• The Jain literature flourished under the patronage of the Rashtrakutas.
• Amogavarsha I, who was a Jain patronized many Jain scholars. His teacher Jinasena composed Parsvabhudaya, a biography of Parsva in verses.
• Another scholar Gunabhadra wrote the Adipurana, the life stories of various Jain saints. Sakatayana wrote the grammer work called Amogavritti.
• The great mathematician of this period, Viracharya was the author of Ganitasaram.
• The Kannada literature saw its beginning during the period of the Rashtrakutas.
• Amogavarsha’s Kavirajamarga was the first poetic work in Kannada language.
• Pampa was the greatest of the Kannada poets. His famous work was Vikramasenavijaya.
• Ponna was another famous Kannada poet and he wrote Santipurana.
• The art and architecture of the Rashtrakutas were found at Ellora and Elephanta.
• At Ellora, the most remarkable temple is the Kailasa temple.
– It was excavated during the reign of Krishna I.
– It is carved out of a massive block of rock 200 feet long, and 100 feet in breadth and height.
– The temple consists of four parts – the main shrine, the entrance gateway, an intermediate shrine for Nandi and mandapa surrounding the courtyard.
– The temple stands on a lofty plinth 25 feet high.
– The central face of the plinth has imposing figures of elephants and lions giving the impression that the entire structure rests on their back.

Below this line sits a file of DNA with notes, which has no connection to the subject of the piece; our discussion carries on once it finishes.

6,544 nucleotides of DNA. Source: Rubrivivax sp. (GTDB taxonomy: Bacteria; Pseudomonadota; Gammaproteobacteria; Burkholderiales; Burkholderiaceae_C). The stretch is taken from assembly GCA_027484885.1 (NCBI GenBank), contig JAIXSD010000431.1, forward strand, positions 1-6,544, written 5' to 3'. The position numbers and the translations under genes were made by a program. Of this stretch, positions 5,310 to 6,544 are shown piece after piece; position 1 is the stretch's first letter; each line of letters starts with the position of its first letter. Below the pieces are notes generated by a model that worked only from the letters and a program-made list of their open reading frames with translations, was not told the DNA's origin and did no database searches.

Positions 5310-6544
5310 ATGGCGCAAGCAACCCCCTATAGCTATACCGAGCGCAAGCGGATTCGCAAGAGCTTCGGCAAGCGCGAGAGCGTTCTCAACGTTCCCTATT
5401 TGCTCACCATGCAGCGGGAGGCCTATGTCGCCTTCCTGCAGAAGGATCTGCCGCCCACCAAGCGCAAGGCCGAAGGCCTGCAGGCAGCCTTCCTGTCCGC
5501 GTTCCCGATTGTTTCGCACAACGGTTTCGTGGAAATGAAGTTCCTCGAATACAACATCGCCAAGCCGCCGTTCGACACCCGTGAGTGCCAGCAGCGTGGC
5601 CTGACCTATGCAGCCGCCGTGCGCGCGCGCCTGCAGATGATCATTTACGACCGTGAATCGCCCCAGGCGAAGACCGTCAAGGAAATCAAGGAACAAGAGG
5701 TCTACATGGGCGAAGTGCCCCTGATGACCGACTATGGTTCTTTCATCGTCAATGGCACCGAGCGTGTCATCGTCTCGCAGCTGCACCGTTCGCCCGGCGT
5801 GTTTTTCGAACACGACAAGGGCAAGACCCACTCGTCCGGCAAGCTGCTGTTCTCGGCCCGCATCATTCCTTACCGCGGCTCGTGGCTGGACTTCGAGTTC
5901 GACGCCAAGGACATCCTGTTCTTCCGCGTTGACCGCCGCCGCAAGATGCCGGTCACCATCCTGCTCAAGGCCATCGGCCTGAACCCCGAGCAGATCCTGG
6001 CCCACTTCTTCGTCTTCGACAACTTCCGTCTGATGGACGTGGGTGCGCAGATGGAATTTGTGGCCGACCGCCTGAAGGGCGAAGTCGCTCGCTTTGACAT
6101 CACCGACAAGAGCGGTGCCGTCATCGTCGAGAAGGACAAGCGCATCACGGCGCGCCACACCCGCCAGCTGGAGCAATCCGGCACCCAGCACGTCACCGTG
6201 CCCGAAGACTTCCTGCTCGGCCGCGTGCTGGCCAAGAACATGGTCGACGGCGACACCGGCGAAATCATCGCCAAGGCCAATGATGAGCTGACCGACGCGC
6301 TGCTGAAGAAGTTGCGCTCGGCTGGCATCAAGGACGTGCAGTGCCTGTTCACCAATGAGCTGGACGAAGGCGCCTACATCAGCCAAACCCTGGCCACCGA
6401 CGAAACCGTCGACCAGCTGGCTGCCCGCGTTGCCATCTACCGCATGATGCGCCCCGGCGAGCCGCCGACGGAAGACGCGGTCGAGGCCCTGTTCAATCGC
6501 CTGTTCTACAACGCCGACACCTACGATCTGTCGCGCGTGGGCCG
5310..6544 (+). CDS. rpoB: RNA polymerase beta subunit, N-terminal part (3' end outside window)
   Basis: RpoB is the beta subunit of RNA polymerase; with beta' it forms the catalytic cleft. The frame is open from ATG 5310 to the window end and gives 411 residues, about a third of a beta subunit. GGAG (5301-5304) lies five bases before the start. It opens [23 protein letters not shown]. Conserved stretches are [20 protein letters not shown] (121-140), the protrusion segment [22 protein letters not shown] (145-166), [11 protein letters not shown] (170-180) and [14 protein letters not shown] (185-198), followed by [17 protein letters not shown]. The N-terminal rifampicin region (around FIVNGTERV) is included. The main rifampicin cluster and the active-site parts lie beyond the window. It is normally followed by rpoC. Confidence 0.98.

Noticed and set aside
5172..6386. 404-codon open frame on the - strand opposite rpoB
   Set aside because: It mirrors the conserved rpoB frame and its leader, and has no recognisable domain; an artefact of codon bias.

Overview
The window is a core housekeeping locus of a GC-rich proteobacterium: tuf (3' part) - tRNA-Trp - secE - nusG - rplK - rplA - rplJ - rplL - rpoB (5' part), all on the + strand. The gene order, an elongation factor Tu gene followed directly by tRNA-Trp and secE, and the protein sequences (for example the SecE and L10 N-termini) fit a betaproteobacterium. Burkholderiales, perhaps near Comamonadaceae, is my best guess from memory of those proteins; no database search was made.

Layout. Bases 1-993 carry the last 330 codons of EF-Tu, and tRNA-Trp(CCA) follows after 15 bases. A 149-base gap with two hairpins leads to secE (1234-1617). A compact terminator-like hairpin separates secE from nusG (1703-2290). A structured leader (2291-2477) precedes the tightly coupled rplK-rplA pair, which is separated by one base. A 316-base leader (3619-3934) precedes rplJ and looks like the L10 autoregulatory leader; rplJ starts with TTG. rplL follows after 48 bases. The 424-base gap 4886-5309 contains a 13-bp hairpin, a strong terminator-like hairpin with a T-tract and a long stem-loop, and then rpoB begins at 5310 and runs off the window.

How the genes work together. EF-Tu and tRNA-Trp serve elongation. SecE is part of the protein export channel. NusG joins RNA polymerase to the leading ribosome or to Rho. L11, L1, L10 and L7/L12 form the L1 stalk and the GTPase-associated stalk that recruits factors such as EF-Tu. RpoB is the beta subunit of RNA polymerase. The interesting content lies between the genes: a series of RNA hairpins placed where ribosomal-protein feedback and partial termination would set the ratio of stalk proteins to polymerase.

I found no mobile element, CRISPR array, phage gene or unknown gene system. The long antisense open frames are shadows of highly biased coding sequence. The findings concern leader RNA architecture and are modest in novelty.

– It has a three-tiered sikhara or tower resembling the sikhara of the Mamallapuram rathas.
– In the interior of the temple there is a pillared hall which has sixteen square pillars.
– The Kailasa temple is an architectural marvel with it beautiful sculptures.
– The sculpture of the Goddess Durga is shown as slaying the Buffalo demon.
– In another sculpture Ravana was making attempts to lift Mount Kailasa, the abode of Siva.
– The scenes of Ramayana were also depicted on the walls.
– The general characteristics of the Kailasa temple are more Dravidian.
• Elephanta is an island near Bombay and was originally called Sripuri.
– The Portuguese after seeing the large figure of an elephant named it Elephanta.
– The sculptural art of the Rashtrakutas reached its zenith in this place.
– There is a close similarity between the sculptures at Ellora and those in Elephanta.
– At the entrance to the sanctum there are huge figures of dwara-palakas.
– In the walls of the prakara around the sanctum there are niches containing the images of Shiva in various forms – Nataraja, Gangadhara, Ardhanareesvara and Somaskanda.
– The most imposing figure of this temple is Trimurthi.
– The sculpture is six metre high which represent the three aspects of Shiva as Creator, Preserver and Destroyer.
• The Chera kingdom was another of the historical Tamil chiefdoms of southern India, which controlled the most of the Canuvery river valley.
• It first arose some time after the 3rd century BC with Karuvur-Van-chi as its inland political centre and Muchiri on the Kerala cost as its port of trade, where merchants exchanged pepper for gold and wine from the Roman empire.
• The Cheras exercised a clan rule under different lingages.